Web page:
“We’re giving folks a good path forward to come to Telephonics bringing with them some skills that they can offer us,” Enright said.
Enright noted the equipment manufactured by the company is used by the U.S. military and allows for no margin of error.
“They press a button and it needs to work every time,” he said.
The company’s partnership with COA and NC Works is important, Enright said.
“I really need what they’re doing,” he said, referring to both the community college and state employment service.
Pasquotank Commissioner Cecil Perry brought two young men to the event to hear the Telephonics presentation and said he had talked to numerous others about it.
“I put it out there,” Perry said. “I’ve been in the churches and so forth.”
Telephonics actually held two sessions for its presentation on Wednesday, one from 11 a.m. to 2 p.m., the other from 4 p.m. to 6 p.m. About 100 people attended the first session.
Matthew Fowler, director of the NC Works Career Center in Elizabeth City and Edenton, said the event was part of an effort to close the skills gap and enable local residents to stay in Pasquotank County and work for a local employer.
Perry, a member of the COA Board of Trustees, said he is very glad to see the college involved with the Telephonics expansion. He also believes incoming COA President Jack Bagwell will grow the college’s role in providing this kind of customized training for local employers.
Christian Lockamy, economic development developer for Pasquotank County and Elizabeth City, said he, too, is glad to see Telephonics partnering with COA and NC Works to close the local skills gap.
Fowler said customized training enables people to stay here and find employment that will pay enough to provide for themselves and their families. NC Works would like to see more businesses partner with COA to offer customized training, he said.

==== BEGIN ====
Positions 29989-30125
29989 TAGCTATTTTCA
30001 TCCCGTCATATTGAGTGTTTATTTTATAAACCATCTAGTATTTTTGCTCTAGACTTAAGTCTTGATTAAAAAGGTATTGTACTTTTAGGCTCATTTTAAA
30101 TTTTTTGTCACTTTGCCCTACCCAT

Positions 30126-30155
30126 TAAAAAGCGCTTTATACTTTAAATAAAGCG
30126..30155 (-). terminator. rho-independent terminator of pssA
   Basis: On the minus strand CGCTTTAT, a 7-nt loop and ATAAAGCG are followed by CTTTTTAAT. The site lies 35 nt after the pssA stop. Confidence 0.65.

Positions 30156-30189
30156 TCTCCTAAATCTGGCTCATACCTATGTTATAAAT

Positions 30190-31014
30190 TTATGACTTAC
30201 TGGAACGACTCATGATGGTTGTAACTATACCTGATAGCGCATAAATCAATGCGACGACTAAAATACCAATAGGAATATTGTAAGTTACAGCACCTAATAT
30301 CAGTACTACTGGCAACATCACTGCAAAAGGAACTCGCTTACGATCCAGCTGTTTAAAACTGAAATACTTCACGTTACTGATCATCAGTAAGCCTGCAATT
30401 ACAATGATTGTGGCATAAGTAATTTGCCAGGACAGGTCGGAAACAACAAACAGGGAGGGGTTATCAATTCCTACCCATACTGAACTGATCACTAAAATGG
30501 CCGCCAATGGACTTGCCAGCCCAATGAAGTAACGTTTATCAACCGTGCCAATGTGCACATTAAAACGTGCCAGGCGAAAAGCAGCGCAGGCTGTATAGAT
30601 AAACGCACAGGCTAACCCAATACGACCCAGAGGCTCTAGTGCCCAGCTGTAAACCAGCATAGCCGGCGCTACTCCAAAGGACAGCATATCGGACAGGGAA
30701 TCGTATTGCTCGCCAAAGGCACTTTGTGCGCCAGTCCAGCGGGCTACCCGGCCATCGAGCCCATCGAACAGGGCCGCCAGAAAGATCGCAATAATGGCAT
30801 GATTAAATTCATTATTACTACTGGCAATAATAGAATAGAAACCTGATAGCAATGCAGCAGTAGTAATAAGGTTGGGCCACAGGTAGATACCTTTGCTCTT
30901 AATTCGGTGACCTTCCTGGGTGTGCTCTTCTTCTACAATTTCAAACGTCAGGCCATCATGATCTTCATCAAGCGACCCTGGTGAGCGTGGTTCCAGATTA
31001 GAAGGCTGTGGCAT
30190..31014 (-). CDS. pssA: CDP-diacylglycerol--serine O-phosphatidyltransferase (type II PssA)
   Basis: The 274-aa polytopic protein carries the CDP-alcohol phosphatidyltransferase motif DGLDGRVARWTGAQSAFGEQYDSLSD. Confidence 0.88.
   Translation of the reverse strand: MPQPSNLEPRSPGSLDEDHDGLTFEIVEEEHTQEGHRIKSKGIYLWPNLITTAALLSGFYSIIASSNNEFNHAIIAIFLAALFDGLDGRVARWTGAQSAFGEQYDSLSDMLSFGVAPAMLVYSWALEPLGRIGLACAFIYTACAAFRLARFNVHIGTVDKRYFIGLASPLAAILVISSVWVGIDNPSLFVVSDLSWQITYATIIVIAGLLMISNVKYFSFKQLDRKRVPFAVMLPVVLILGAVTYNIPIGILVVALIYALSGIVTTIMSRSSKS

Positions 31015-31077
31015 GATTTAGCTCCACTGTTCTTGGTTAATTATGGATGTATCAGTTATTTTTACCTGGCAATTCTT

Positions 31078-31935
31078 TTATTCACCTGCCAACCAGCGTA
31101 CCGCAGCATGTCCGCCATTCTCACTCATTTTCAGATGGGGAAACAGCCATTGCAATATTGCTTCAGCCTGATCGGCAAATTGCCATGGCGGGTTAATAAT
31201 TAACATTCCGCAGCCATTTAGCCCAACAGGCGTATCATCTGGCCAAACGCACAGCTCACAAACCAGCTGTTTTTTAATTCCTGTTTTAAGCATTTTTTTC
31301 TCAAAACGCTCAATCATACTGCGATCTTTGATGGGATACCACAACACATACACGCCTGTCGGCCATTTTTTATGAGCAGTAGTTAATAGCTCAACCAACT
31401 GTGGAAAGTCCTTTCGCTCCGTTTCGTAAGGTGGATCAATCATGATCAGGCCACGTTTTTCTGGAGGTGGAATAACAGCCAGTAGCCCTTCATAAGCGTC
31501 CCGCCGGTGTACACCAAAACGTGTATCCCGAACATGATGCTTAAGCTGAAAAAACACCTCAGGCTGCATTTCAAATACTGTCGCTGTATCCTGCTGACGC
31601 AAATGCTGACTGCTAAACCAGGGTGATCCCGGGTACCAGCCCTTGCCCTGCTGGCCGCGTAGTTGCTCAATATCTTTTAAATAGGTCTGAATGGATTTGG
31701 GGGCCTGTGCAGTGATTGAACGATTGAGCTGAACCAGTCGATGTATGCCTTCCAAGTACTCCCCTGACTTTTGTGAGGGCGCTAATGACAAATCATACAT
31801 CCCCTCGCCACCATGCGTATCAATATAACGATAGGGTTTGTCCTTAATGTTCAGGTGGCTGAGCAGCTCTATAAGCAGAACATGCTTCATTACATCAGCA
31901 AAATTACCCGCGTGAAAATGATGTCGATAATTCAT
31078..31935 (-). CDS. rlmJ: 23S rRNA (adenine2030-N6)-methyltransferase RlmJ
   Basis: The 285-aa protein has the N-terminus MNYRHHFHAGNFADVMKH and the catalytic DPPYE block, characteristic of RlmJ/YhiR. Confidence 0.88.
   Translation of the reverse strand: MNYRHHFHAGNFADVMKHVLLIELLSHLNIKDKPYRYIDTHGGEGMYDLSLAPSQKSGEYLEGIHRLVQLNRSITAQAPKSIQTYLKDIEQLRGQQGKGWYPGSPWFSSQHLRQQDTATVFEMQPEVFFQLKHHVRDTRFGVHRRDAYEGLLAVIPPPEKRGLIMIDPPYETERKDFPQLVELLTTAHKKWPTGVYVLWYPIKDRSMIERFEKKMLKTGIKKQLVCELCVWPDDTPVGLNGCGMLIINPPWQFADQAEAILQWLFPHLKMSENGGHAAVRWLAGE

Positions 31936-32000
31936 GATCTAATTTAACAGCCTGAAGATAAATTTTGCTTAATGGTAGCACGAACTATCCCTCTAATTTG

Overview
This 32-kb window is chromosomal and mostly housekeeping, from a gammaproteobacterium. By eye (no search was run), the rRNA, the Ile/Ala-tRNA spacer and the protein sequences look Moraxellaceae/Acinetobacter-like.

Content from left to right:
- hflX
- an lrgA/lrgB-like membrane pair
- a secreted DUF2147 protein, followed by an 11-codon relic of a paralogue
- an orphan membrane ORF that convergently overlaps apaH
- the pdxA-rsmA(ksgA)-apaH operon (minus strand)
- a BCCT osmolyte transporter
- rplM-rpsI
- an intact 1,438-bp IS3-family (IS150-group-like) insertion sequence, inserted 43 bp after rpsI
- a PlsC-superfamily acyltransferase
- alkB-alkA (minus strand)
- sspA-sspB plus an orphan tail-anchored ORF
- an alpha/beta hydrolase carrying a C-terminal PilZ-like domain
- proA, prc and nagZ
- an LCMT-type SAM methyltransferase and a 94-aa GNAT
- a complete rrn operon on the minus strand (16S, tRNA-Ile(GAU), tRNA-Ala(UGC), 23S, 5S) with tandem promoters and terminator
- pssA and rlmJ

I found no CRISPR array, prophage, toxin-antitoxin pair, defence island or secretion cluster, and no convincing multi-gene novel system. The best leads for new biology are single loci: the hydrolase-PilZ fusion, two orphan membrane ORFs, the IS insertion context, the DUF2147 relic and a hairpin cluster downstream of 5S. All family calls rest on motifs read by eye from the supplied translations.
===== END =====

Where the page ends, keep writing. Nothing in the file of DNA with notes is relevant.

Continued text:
Fowler said Telephonics wants to hire people from the local area for its new jobs. However, company officials recognized there is a skills gap that could limit opportunities for local residents to compete for those jobs. That’s why Telephonics worked with COA to develop a two-week customized training course that will provide basic skills needed to work at the company, he said.
Explaining how the training will work, the process for enrolling in the training, and the process for applying to work at Telephonics was the focus of Wednesday’s information sessions.
Jason Gold of Acceleration Educational Services Inc. helps clients with disabilities to find employment. He attended the session Wednesday to explore opportunities that might be available for some of his clients.
“Even though my clients have various kinds of disabilities they still are able to work in a competitive world,” Gold said. “I came to see what types of options they have.”
Gold explained that Acceleration is state-funded and partners with Vocational Rehabilitation. Acceleration provides services in a seven-county area, he said.
Those interested in registering for the training should contact COA at 335-0821, ext. 2229.